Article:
Jeff McDonald expected to hear his name called. That's it.
A routine had been established on Thursday morning at the senior honor's assembly at Southeast Whitfield High School: Someone shouted out the name of a teacher or administrator who was retiring, and people cheered, and someone made a joke about the soon-to-be retiree, and everyone moved on to the next person.
So here was McDonald, ready for it.
Wait. No. No quick shout out. Here came three U.S. Marines, walking through the gym, carrying an American flag, folded into a triangle, framed with glass. It was a gift from the office of U.S. Rep. Tom Graves to McDonald, a Marine veteran and a teacher of 30 years.
Then McDonald watched his wife and two daughters walk to the front of the gym. He didn't expect that. Then he saw 27-year-old Joey Jones.
He really didn't expect that.
"He's like a second son to me," McDonald said.
Jones, who will graduate from Georgetown University today with a liberal studies degree, received a Facebook message a couple weeks ago from Chris Anderson. Anderson used to work with McDonald at Southeast Whitfield, and he wanted to honor his friend before McDonald's career ended next week.
So Anderson organized a celebration at the end of Thursday's honors assembly. In addition to the flag from Graves' office, representatives from the Marine Corps League offered McDonald a lifetime membership, and his family gave him a shadowbox filled with the medals McDonald earned during the first Persian Gulf War.
Jones then gave a speech. He flew into town Wednesday night to honor McDonald, then he returned to Washington, D.C., for his graduation today.
The two men met back in 1997, when McDonald coached Jones' sixth-grade football team. Jones was also best friends with McDonald's son, Chris.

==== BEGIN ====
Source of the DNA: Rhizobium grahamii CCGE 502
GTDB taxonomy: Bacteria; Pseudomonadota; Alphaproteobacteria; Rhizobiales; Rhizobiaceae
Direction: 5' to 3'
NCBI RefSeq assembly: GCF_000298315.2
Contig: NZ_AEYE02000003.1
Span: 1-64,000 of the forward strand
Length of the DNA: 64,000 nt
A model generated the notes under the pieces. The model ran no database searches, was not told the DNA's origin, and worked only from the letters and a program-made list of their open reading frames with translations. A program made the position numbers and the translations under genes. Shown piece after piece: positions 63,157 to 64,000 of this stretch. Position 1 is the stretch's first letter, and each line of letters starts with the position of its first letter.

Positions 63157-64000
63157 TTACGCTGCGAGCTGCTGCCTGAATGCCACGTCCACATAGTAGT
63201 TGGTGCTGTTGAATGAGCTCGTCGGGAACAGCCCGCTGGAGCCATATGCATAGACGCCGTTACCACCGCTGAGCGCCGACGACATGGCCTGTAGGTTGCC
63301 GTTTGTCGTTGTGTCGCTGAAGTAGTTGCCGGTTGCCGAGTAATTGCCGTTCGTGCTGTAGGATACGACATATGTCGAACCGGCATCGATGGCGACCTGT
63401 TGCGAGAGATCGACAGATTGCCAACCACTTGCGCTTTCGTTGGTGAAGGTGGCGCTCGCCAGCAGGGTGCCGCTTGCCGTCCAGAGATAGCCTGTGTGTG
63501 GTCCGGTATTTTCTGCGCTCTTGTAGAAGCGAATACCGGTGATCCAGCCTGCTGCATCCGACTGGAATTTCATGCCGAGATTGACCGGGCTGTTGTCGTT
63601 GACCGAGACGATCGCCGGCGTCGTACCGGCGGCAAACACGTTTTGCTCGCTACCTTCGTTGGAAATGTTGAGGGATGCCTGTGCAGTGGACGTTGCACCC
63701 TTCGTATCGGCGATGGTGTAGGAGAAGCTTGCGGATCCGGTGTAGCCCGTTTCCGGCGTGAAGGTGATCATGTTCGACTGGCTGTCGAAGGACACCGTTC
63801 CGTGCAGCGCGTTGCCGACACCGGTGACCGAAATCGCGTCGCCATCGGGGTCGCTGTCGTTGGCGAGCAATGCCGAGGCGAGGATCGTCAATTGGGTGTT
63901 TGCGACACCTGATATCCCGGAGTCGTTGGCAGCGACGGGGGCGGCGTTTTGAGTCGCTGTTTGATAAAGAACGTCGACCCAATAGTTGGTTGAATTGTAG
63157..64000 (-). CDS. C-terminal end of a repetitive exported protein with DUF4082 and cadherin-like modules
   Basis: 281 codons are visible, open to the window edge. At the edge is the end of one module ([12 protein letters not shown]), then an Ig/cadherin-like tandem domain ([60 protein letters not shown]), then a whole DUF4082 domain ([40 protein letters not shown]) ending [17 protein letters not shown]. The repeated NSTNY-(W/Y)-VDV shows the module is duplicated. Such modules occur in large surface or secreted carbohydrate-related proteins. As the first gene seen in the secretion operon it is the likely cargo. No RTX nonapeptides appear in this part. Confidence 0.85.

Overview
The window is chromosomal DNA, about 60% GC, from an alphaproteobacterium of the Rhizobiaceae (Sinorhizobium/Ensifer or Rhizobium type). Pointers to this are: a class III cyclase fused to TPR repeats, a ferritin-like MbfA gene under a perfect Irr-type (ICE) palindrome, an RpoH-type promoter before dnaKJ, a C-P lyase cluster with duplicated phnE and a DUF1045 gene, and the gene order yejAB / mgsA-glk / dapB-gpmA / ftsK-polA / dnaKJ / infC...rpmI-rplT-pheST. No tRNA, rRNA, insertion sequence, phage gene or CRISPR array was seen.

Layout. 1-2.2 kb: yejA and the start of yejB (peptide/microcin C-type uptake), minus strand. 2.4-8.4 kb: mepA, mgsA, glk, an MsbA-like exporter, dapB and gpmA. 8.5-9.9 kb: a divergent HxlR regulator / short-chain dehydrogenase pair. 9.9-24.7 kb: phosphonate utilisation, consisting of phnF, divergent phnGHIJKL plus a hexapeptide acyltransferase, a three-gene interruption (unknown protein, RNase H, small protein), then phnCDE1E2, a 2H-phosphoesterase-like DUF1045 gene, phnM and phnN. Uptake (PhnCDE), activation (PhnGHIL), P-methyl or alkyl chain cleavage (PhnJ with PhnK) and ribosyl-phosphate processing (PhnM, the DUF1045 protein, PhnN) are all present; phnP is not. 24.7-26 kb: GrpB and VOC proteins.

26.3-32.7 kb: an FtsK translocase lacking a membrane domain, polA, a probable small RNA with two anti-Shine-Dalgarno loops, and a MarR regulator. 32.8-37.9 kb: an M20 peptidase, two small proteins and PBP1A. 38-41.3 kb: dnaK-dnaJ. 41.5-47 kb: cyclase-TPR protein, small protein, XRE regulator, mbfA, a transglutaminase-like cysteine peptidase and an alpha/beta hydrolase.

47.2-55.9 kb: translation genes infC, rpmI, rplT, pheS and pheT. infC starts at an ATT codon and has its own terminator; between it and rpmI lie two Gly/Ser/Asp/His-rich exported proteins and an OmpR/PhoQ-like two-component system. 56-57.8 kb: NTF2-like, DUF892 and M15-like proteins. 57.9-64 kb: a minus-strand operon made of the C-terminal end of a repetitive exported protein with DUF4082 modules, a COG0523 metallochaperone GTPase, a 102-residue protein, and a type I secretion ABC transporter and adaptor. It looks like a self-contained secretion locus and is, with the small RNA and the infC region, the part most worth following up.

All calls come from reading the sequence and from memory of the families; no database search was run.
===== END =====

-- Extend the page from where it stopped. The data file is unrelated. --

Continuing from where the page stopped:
After high school, Jones and Chris McDonald both enlisted in the Marines. Jones would lose both his legs after stepping on an improvised explosive device in Afghanistan, though he maintains that he does not regret his service.
Chris McDonald also returned to the United States changed. He came back from Iraq addicted to painkillers and shaken from the images of war. One day, his mother came home to find him dead from a self-inflicted gunshot wound.
Since then, Jeff and Paige have shared their story with many outlets, hoping to raise awareness about suicides and attempted suicides among war veterans. This drove McDonald, 56, toward retirement.
"I've had a lot of personal tragedy in my life, and I'm dealing with a lot right now," he said. "I think it would be good for me to just close this chapter in my life."
McDonald, who is a technology teacher, wants to get a job at a computer shop, where he can fix machines in private. Still, he loved his current gig.
Students told them their problems -- students who had been abused, students who couldn't afford shoes, students who had been raped. He felt called to be in their lives.
"I stayed for 30 years in a classroom by choice," he said. "I led men in combat. I could run a school. I could do this stuff with one eye closed. But I chose not to. I chose to stay with the kids, and that's what interested me."
Contact Staff Writer Tyler Jett at 423-757-6476 or at firstname.lastname@example.org.